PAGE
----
When
you need to find the integral of the product



of
two or more trig functions, things get more complicated. 


Sometimes
you luck out and get something like this ... 











Then
you can just do a substitution ... 





u
= sinX du = cosXdX






That
gives you ... 











That
was an easy one. 





Here's
one that's not so easy ... 











What
would you do with this one? 


The
u and du trick won't work here, . 


because
the exponent on the cos is not right. 





The
trick we can use here, is to use the identity ... 





sin^{2}X
+ cos^{2}X = 1






With
this, we can change all of the powers of cosX except one into sinX, 


then
we can do the u and du substitution. 


Watch
... 











That
trick works great as long as one of the two 


(sinX
or cosX) is raised to an odd power. 





If
we had something like sin3Xcos4X, 


we
would have used the same identity to change 


all
but one of the sinX's to cosX and then let u = cosX and du = sinXdX. 


No
big deal. 





The
problem comes, when both sine and cosine 


are
raised to EVEN powers. 





Example: 











The
u and du trick won't work here. 


We
need a different trick. 


We
still use the same identity equation. 


But
here, we use it to change EVERYTHING 


into
either sine or cosine. 


You
can do whichever you like, it really doesn't matter. 


Let's
turn everything into sines ... 











Now
we need one of the reduction formulas from the last page. 


The
particular one we need is ... 











The
answer is going to be pretty long. 


Do
the two integrals as separate things ... 











and
... 











Putting
this all together and simplifying a bit, 


we
get ... 











You
might see a hint of a pattern here. 


You'll
see more of that pattern on the following pages! 





Remember
that any trig term can be turned into 


sines
and cosines ... 











and
will boil down to one of the problem types 


that
we just did. 





OR
...












If
the exponents on sinX and cosX are the same, 


we
are home free.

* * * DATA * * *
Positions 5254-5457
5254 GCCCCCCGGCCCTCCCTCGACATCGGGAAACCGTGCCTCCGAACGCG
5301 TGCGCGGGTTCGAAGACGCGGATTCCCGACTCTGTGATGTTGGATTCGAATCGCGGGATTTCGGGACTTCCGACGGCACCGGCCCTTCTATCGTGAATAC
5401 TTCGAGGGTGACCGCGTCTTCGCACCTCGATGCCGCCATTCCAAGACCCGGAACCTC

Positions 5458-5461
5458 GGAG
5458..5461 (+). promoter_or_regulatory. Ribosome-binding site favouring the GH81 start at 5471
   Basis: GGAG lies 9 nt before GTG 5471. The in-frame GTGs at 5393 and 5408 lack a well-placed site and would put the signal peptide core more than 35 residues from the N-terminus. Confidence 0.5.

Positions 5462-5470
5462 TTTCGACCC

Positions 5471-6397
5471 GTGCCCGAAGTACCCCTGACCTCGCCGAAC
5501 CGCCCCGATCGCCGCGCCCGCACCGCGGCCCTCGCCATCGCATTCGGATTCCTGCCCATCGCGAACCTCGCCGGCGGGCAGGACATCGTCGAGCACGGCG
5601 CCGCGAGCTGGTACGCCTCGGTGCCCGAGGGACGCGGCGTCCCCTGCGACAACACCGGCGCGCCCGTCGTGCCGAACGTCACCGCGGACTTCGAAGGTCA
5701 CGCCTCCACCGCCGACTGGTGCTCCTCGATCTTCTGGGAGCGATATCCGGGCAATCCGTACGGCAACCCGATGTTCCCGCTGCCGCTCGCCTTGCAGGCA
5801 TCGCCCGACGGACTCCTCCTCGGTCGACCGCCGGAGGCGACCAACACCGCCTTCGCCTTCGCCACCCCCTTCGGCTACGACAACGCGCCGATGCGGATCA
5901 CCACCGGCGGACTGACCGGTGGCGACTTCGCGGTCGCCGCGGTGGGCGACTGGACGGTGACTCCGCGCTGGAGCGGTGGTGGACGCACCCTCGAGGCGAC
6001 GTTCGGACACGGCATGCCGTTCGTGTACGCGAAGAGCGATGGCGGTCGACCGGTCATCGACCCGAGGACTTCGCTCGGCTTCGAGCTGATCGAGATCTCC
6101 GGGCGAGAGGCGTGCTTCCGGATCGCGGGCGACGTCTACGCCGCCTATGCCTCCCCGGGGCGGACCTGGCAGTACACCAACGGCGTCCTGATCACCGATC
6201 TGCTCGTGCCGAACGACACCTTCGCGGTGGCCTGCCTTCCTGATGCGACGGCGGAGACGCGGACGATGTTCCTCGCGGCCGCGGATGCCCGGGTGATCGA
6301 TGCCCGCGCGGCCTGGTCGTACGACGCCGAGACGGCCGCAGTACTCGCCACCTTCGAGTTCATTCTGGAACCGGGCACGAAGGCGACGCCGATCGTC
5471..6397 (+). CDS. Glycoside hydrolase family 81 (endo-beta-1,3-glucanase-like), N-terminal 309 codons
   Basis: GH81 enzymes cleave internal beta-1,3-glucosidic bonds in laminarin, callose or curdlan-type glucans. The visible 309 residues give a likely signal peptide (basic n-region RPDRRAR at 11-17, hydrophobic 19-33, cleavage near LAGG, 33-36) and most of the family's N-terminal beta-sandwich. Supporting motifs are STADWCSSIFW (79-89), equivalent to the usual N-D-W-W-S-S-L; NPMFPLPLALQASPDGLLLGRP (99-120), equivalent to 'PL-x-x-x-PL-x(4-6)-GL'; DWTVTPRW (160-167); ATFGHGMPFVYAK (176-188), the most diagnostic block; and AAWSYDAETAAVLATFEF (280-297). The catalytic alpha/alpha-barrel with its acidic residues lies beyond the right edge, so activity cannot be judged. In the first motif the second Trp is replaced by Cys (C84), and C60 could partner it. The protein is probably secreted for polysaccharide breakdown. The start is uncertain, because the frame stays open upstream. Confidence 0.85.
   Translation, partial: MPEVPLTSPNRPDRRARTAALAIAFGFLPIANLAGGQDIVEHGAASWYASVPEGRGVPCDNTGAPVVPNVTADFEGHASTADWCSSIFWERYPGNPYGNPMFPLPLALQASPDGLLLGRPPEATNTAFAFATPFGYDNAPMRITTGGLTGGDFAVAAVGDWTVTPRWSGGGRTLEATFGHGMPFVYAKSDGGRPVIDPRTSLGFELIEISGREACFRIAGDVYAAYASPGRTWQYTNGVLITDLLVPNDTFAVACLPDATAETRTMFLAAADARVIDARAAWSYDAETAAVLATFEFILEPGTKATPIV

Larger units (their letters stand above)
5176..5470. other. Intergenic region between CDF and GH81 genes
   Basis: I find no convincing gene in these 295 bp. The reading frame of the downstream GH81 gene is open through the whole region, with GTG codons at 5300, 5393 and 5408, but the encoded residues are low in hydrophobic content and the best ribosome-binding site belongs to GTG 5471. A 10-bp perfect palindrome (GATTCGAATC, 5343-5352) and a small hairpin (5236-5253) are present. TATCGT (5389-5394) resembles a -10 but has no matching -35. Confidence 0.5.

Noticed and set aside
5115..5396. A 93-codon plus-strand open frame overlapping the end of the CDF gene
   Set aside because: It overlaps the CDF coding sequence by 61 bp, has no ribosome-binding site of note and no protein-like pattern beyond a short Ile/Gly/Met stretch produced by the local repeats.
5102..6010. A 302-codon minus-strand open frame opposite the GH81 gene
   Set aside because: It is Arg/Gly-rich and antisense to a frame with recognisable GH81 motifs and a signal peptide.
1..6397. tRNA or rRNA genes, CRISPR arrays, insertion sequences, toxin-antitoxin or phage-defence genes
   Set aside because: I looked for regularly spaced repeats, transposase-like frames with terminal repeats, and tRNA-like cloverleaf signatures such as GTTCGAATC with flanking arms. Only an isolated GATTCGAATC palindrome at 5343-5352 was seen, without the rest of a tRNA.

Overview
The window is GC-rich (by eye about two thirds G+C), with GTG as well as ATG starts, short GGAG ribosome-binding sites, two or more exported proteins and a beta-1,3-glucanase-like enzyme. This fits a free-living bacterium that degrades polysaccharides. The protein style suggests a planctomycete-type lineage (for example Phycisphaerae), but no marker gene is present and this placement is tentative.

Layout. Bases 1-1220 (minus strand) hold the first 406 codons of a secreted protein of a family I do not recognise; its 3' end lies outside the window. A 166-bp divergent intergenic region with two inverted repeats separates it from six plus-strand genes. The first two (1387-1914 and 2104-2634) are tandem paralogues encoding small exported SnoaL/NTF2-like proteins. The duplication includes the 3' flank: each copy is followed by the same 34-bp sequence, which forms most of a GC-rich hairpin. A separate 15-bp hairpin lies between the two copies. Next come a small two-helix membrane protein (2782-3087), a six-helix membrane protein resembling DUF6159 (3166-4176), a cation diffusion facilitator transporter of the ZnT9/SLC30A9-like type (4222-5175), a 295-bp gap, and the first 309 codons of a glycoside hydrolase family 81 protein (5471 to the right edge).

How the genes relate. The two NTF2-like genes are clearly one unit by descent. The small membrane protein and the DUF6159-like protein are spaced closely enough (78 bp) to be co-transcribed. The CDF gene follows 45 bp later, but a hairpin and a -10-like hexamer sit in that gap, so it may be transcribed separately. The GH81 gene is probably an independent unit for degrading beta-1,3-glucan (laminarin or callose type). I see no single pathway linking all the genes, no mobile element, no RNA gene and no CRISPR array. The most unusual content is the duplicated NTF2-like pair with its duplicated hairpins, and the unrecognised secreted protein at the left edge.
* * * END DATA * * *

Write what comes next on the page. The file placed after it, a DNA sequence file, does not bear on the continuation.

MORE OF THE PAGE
These
puppies become ... 











Then
we can use the reduction formula for tanX or cotX. 





If
the exponents are NOT the same, we need another trick. 


Actually,
what we need is a new reduction formula or two. 





We
need ... 

















The
strategy with these puppies goes like this. 


If
the numerator exponent is even, 


go
through the reduction formula as many times as needed, 


to
make the numerator go away. 


The
you will be left with 1/(trig function). 


That
can be rewritten as either secant or cosecant. 


Then
use the reduction formula for that. 





BUT,
if the numerator exponent is odd, 


we
do something different. 


We
go through the reduction formula as many times as needed, 


to
make the numerator EXPONENT be one. 


Then
we use u and du substitution. 


The
numerator will be du, 


and
we will wind up with ln(something) for the last term. 





Example: 











Simplify
... 











In
the integral part, substitute ... 





u
= sinX du = cosXdX












Simplify
... 











u
= sinX, so ... 











You
can find a common denominator, 


and
simplify from here if you want. 





OK,
that was one with an odd power of sine or cosine 


in
the numerator. 


Now
let's do one with an even power of sine or cosine 


in
the numerator ... 





Example: 











Simplify
a bit ... 











Use
the secant reduction formula ... 











copyright 2005 Bruce Kirkpatrick